By Sommer Cartier, for Let’s Talk Plants! July 2023.
Six Tips for Planting and Growing Tomatoes
Summer is here! And with it, plump juicy homegrown tomatoes. In San Diego, we are fortunate to have the perfect tomato climate. With an ideal combination of sunlight, heat, and an extended warm season, even the most challenged gardener can produce a healthy bounty of this sweet tender iconic summer crop.
While the growing conditions in San Diego provide higher odds for success, there are several strategies that can be practiced improving tomato-growing skills and experience bigger and better yields. Below are a few to get you started.
Determinate or indeterminate?
Before planting tomatoes, select the variety that’s right for the growing conditions in your yard. Consider the size of your garden. If you like growing tomatoes but lack ample space for full-size plants, try growing determinate or compact tomato varieties. These tomatoes are bushy and have genetic characteristics that limit their growth to about three or four feet in height, making them ideal for small gardens and containers. Oregon Spring and Celebrity tomatoes are two great options for determinate tomatoes. You might also consider cherry or patio tomatoes which can thrive in 5-gallon containers.
Some seed companies, such as Renee’s Garden, specialize in compact tomato varieties which can be great for patio or balcony gardeners.
For larger spaces, you have the option of choosing determinate and/or indeterminate tomatoes. The beauty in planting indeterminate tomatoes is they will produce tomatoes for a longer period. You also have a larger selection to choose from since most tomatoes fall under this category.
Phosphorous is your friend!
Of the three plant macro-nutrients [nitrogen (N), phosphorous (P), and potassium (K)], phosphorous is the nutrient that focuses on growing strong roots and lots of flowers and fruit. Rather than using a typical high nitrogen vegetable fertilizer, opt for the organic granular tomato fertilizer that’s slightly higher in phosphorous (the middle number on the bag). It provides a form of slow-release phosphorus that tomato plants can access for several months without piling up excess nitrogen. While plenty of nitrogen will create big beautiful leafy tomato plants, it will lead to fewer flowers and fruit.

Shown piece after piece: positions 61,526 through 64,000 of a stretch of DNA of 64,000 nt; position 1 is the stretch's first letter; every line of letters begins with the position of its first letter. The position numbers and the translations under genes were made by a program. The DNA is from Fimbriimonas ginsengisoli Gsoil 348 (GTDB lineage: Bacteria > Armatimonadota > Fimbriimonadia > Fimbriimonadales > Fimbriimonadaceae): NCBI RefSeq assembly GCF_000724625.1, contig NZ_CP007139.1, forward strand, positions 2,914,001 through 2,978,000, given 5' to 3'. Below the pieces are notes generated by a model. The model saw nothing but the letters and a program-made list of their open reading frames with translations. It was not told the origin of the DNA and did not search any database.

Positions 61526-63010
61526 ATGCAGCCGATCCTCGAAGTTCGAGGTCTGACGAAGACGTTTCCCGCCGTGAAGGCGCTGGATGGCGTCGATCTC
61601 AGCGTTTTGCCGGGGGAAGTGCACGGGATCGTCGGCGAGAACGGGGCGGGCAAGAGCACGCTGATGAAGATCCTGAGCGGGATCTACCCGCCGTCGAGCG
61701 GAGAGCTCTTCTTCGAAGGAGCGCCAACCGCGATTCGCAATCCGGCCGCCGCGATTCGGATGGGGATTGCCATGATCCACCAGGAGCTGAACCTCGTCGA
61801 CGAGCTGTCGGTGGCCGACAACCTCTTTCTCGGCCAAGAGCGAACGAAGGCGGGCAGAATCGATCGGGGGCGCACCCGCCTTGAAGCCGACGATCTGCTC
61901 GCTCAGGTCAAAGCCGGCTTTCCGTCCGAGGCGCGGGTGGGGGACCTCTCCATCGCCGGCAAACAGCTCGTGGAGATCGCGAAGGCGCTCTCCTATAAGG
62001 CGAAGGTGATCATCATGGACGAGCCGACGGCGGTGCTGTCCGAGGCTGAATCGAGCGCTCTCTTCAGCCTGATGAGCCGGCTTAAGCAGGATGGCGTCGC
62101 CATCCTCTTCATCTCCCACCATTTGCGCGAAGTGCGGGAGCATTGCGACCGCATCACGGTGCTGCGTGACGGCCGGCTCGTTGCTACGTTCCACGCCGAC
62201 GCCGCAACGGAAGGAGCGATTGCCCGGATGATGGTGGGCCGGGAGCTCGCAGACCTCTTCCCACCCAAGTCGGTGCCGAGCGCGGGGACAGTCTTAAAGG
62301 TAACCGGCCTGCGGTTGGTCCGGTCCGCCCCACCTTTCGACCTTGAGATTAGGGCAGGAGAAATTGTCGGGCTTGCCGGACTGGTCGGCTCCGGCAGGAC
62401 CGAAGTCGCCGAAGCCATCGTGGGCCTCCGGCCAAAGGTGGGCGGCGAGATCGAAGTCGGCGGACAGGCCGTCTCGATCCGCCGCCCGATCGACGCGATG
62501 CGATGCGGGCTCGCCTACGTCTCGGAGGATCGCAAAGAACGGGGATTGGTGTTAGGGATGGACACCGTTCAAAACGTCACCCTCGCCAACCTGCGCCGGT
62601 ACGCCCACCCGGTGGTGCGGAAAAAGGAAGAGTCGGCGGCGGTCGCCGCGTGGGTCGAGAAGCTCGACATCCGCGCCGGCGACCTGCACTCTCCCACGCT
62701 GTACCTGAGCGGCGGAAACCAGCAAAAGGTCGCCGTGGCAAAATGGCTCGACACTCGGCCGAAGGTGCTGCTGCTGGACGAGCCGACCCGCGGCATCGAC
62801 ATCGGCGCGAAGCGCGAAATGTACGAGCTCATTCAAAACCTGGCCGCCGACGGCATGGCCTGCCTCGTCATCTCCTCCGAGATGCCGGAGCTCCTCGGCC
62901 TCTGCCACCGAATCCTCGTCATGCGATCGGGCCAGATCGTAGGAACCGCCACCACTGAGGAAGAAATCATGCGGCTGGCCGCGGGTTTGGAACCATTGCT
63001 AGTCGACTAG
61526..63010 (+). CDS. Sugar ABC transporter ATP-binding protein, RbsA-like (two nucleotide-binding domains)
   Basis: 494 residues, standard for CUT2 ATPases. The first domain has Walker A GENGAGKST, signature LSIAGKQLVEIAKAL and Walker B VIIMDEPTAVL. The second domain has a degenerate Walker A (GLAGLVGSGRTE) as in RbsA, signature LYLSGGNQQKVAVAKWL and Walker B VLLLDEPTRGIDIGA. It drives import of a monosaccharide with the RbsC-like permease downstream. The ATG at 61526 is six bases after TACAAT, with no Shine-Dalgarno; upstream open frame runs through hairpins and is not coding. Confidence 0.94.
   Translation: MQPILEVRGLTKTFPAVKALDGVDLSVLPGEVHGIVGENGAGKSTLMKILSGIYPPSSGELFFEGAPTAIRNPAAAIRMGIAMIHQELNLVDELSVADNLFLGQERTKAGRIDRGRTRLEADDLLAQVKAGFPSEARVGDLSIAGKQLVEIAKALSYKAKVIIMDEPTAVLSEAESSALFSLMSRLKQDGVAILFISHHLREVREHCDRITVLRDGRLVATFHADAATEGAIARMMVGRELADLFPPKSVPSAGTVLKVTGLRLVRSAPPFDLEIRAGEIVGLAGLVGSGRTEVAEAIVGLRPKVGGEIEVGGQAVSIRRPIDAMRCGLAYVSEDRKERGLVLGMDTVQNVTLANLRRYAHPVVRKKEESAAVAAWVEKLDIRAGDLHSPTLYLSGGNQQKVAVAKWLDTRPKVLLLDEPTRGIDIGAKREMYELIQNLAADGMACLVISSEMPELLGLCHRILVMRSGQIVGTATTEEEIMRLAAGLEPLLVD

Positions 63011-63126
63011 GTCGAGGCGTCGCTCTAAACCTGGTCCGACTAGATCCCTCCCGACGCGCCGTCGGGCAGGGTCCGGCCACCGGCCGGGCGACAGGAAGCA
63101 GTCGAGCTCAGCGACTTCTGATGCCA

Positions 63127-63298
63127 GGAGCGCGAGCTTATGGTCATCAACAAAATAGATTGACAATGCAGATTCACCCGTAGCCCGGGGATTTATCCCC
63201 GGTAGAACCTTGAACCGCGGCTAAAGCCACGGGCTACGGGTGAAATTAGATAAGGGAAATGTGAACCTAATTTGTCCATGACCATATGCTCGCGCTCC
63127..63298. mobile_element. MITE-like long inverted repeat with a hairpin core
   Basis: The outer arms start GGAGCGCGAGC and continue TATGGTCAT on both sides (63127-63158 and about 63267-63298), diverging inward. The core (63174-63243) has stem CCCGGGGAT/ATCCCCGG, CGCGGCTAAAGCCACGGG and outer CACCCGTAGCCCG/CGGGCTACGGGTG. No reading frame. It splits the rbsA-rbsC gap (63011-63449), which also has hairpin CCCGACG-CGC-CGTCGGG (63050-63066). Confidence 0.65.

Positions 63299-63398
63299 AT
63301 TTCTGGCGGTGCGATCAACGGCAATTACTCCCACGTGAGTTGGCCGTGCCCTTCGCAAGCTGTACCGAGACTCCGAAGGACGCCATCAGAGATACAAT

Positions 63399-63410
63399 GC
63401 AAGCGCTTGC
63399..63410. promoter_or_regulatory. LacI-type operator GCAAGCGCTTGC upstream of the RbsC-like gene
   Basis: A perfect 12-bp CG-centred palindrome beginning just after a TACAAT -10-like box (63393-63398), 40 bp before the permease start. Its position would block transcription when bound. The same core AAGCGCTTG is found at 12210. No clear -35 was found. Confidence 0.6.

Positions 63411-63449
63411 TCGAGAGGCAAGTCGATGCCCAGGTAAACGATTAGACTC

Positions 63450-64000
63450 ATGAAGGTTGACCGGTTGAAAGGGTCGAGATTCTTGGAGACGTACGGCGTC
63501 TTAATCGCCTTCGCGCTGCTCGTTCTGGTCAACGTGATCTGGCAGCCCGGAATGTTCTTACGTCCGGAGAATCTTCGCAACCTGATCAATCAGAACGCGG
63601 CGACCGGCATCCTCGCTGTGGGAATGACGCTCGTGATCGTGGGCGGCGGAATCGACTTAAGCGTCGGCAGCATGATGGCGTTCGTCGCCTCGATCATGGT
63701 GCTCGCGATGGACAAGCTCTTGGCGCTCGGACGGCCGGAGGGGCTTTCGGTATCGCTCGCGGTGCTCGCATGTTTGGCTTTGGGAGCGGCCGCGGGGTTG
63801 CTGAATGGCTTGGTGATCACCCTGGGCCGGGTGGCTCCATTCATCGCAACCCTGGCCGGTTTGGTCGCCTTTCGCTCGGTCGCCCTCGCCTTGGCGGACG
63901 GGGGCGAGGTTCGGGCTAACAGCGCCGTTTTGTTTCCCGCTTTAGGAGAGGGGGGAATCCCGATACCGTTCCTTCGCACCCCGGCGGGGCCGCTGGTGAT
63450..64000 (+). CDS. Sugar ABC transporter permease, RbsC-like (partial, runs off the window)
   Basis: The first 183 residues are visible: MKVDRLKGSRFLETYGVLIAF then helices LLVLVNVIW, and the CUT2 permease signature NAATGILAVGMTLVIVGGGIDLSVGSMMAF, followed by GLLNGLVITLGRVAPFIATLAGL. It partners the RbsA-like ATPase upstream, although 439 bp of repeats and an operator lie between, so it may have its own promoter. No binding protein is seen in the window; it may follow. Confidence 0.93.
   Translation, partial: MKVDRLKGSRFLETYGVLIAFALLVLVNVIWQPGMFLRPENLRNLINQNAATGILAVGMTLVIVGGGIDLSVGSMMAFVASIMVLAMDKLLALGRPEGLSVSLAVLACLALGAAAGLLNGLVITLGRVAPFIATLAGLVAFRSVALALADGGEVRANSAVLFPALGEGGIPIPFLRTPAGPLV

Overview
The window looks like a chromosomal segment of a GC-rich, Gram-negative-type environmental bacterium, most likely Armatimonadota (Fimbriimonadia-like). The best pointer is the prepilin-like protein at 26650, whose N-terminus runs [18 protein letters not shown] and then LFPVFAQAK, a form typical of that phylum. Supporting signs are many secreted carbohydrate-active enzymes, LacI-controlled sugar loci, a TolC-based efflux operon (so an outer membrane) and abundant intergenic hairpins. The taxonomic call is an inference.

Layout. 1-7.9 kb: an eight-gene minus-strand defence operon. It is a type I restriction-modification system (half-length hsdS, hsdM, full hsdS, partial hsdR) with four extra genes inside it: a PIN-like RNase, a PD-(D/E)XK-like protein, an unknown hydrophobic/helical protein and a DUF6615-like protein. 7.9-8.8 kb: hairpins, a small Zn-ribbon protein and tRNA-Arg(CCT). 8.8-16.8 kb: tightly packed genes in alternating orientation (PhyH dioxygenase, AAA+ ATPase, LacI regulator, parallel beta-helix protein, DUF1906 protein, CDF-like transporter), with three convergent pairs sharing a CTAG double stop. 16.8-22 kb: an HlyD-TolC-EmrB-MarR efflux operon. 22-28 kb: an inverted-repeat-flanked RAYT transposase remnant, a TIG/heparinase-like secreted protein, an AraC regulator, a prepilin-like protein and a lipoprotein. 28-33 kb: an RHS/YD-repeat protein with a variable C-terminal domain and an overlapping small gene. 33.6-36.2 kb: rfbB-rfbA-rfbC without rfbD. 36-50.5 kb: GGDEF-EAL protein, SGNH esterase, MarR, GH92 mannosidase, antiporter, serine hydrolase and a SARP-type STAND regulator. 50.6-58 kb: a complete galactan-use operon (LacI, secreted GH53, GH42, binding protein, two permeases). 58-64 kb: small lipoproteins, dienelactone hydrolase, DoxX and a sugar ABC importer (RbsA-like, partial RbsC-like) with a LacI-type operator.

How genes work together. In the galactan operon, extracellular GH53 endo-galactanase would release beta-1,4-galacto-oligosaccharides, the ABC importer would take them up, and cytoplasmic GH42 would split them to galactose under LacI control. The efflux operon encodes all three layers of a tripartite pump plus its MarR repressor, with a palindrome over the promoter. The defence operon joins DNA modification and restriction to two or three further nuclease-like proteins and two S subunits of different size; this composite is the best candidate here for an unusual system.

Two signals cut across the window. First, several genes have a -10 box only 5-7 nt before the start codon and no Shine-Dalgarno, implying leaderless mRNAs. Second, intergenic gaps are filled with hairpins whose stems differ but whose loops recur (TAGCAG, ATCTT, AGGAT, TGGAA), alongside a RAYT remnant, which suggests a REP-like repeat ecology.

Tickle those roots
Often, when transplants are removed from their containers or six-packs, their roots are tightly bound in circles, forming a tangled mass. To encourage the roots to spread out into the existing soil and access critical nutrients and water, it’s important to loosen them. This can be done by using your fingers to gently pull apart the root ball.
Unlike other vegetables, tomato plants are able to form roots all along their stems, resulting in extensive complex root systems that can better handle stress and access soil nutrients. To encourage the growth of these roots, known as adventitious roots, …
(of a root) growing directly from the stem or other upper part of a plant.
… remove the lower leaves of the plant and bury as much stem as possible, leaving the top third of leaves and stem above ground. Over time, the plant will send out new roots along the portion of the stem that’s covered by soil, creating a stronger more resilient plant.
Tomato flowers are self-fertile and have the ability to pollinate themselves. However, they need vibration to knock the pollen off the anthers to fertilize the flower and produce a tomato.
The Beach Boys - Good Vibrations. Official Music Video for Good Vibrations (1966) performed by The Beach Boys. https://youtu.be/apBWI6xrbLY
While strong winds can do this, bees, butterflies and other pollinating insects do a far better job. Encourage pollinating friends in your garden by planting lots of their favorite flowers such as borage, lavender, pineapple sage, and African blue basil.
Remove the lowest leaves
To help improve airflow and reduce the chance of disease, remove the leaves along the bottom twelve inches of the stems of indeterminate tomato plants and tie up any low hanging branches. Leaves that are close to or touching the ground can be susceptible to fungal spores. Also, remove any yellowing or unhealthy leaves from any location on the plant when pruning.
Now that you have a few more growing techniques, you’re sure to have your best tomato growing season yet!
Editor’s note: This is not the first time, nor will it be the last, that Sommer and others have written about tomato gardening in our newsletter Let’s Talk Plants! To prove the point, here’s an unexhaustive list of links to read more:
Article found in Let’s Talk Plants! January 2008, No. 160, page 8, SDHS_Jan_08.pdf (sdhort.org) titled Ethylene and the Flavor of Tomatoes by Carl Price and Ellen Reardon.
Article found in Let’s Talk Plants! April 2009, No. 175, page 7, SDHS_April_09.pdf (sdhort.org) titled Plants That Produce - Boy, Do I Love Tomatoes! By Richard Frost.